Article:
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TACK Talks #3: “In-tray – tracing lost voices in architectural archives” x “Election! Architecture and the Tacit Politics of Design”

guest speakers

Jennifer Mack Tim Anstey

hosted by

Angelika Schnell Academy of Fine Arts Vienna, Institute for Art and Architecture

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The third round of the TACK Talks was hosted by the Institut für Kunst und Architektur (IKA) at the Akademie der Bildenden Kunst Wien (ABKW) and organised as a series of discussions between two or three academic partners of the research project who offered their understanding and vision of the tacit dimensions of architectural knowledge.

The title and theme of the research project, and consequently of the lecture series, derived from the idea of “tacit knowledge”, which was introduced by Michael Polanyi and Gilbert Ryle starting in the 1950s. They addressed the fact that there is a whole range of forms of knowledge that we learn and apply implicitly, mainly through immediate physical implementation, without being able to explain them precisely. For Polanyi, this meant that, “we know more than we can say”. (Riding a bicycle is often cited as an example of “knowing how” rather than “knowing that”.) Architecture, and especially the architectural design process, fits well into this thesis. For although many architects make great efforts to explain and (post-) rationalise their design approaches, the actual process remains unknown, even when working in a team. The physical activity of sketching, drawing, building working models, etc. is individual and collective at the same time, since in addition to the subjective choice of forms and structures, there is also recourse to the familiar, because it is easy to communicate: processes, images and jargon, which in turn also promote habitual prejudices.

It would be easy to say that this implicit knowledge need not become explicit. This attitude has in fact intensified, especially as part of modernist criticism from the 1970s onwards: architecture should be autonomous again, should be art, and should do without rational explanatory patterns. But there are some points that, conversely, should make interest in tacit knowledge grow. First of all, of course, there is the increased use of digitalisation tools in the design process, which promotes rationalisation. If the only physical activity in designing is clicking a mouse, can something like tacit knowledge emerge? And wouldn’t we need it? By whom and how is architecture then explained? This leads to the second point. In times of crisis, construction should critically engage with the public. Enigmatic explanations of beautifully drawn architectural visions are no help. Conversely, an artistic process does not have to be described prosaically. Instead, awareness of and sensitivity to other kinds of knowledge should be communicated in order to be able to promote precisely the creative power of unconventional projects. And furthermore, research into “tacit knowledge” in architecture would at the same time be a contribution to “artistic research” in architecture, a field that is yet obscure and needs to be explored in greater detail, which task the ten doctoral students involved in the research project took on in particular.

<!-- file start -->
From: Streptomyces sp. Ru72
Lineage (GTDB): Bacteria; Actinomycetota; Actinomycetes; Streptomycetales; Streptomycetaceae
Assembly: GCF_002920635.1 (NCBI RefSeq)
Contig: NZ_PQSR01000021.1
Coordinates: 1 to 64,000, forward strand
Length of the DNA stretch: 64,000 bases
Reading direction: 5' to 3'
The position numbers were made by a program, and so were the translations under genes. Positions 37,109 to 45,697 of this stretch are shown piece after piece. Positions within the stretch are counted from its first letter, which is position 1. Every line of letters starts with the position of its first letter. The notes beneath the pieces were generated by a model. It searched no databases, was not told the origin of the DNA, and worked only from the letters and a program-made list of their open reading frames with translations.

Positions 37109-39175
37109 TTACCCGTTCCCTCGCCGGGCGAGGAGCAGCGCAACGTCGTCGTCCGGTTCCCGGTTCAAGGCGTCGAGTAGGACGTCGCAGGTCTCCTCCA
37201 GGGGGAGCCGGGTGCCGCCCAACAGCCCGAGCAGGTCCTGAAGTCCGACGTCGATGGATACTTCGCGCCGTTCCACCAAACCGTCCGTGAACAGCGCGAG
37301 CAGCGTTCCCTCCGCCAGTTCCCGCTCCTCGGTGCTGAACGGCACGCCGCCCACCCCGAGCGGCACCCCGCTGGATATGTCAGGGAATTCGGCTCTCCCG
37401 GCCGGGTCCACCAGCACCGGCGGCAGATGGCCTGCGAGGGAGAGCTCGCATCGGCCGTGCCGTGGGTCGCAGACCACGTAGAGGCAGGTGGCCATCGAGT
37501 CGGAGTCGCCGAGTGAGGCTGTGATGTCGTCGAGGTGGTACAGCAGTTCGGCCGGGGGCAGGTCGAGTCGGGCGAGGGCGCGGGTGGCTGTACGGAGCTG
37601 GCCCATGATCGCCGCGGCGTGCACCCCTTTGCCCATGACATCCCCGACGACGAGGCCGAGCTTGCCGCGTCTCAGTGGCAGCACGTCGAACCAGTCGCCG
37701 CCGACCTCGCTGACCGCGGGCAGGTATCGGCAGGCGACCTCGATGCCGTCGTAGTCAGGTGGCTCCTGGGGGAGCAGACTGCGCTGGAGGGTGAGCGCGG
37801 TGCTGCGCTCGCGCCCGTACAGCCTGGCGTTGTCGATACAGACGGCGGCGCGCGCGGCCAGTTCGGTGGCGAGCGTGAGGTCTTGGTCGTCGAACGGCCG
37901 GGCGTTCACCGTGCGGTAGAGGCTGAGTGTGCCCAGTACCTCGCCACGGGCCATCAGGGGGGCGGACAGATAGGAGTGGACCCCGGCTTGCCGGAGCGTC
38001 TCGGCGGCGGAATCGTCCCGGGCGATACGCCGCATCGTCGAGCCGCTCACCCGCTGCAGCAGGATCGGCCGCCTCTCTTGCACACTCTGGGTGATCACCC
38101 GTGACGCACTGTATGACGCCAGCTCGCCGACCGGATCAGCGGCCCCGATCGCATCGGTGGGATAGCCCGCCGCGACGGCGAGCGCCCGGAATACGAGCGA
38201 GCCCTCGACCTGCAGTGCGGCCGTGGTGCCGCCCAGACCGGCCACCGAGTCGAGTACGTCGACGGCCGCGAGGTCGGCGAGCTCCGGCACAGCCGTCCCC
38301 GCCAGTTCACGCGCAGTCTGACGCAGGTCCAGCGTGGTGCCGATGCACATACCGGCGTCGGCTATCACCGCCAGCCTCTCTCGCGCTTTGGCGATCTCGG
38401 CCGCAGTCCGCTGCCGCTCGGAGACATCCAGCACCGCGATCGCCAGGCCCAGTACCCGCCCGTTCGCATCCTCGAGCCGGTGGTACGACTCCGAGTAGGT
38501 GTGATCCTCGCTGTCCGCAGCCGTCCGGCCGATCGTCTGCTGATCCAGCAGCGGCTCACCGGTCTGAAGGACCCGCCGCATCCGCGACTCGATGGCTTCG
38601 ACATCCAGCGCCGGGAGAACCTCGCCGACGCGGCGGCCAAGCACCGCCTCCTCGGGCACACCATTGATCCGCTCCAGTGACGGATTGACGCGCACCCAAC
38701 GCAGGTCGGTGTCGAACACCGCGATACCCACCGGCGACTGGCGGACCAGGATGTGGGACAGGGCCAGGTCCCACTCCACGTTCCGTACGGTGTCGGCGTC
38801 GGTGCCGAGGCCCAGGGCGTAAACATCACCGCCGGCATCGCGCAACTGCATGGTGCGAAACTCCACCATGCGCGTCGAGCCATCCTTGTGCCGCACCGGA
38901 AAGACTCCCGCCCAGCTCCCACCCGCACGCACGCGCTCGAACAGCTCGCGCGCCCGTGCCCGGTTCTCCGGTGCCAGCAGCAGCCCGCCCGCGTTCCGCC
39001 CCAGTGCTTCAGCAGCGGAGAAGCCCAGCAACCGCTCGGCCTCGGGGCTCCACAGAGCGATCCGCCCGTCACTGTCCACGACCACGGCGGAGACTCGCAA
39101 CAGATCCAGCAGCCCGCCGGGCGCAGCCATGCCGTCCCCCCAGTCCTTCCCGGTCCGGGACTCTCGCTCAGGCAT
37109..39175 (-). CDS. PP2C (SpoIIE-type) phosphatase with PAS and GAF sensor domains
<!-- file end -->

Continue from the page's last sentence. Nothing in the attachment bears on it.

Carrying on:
Prof. Dr. Tim Anstey, Oslo School of Architecture
“‘In-tray’ – tracing lost voices in architectural archives”

The lecture provides a thicker reading of an architectural project through searching the fringes of project documentation to reveal the results of will I would call “tacit information” – information that shapes concrete design decisions and that is shared through rather invisible, not openly stated or explicitly unstated means between a group of actors. The case is related to the architectural projects of the Warburg Institute and to the work of Gertrud Bing, assistant director and then director of the Institute, as a client agent for these.

Prof. Dr. Jennifer Mack, KTH Stockholm
“Election! Architecture and the Tacit Politics of Design”

“Now, we’ll get Sweden in order!” This phrase, used by the right-wing Moderate Party in Sweden, is the campaign tagline chosen for the upcoming Swedish elections on September 11, 2022. Many parties have emphasized safety, security, and environments free of crime in their campaign promises. Intriguingly, the built environment features heavily in several party platforms, where “vulnerable areas” (utsatta områden) – areas that the Swedish Police have defined as in need of extra assistance – will be eliminated.In this lecture, I focus on the intersection of politics, elections, and architecture to call attention to how housing, neighborhoods, and public spaces have become, implicitly, scapegoats for structural social problems beyond the scope and scale of design through a close look at political language. When Swedish politicians suggest the need for new buildings, landscapes, and renovation projects in “vulnerable” neighborhoods, they often use design as shorthand and suggest, tacitly, that doing away with problematic buildings will also do away with social problems. Analyzing rhetoric and proposals that Swedish politicians across the spectrum have included in campaign platforms for 2022, I consider how architecture has become a tacit symbol for other political agendas, as well as the human and environmental costs of such approaches.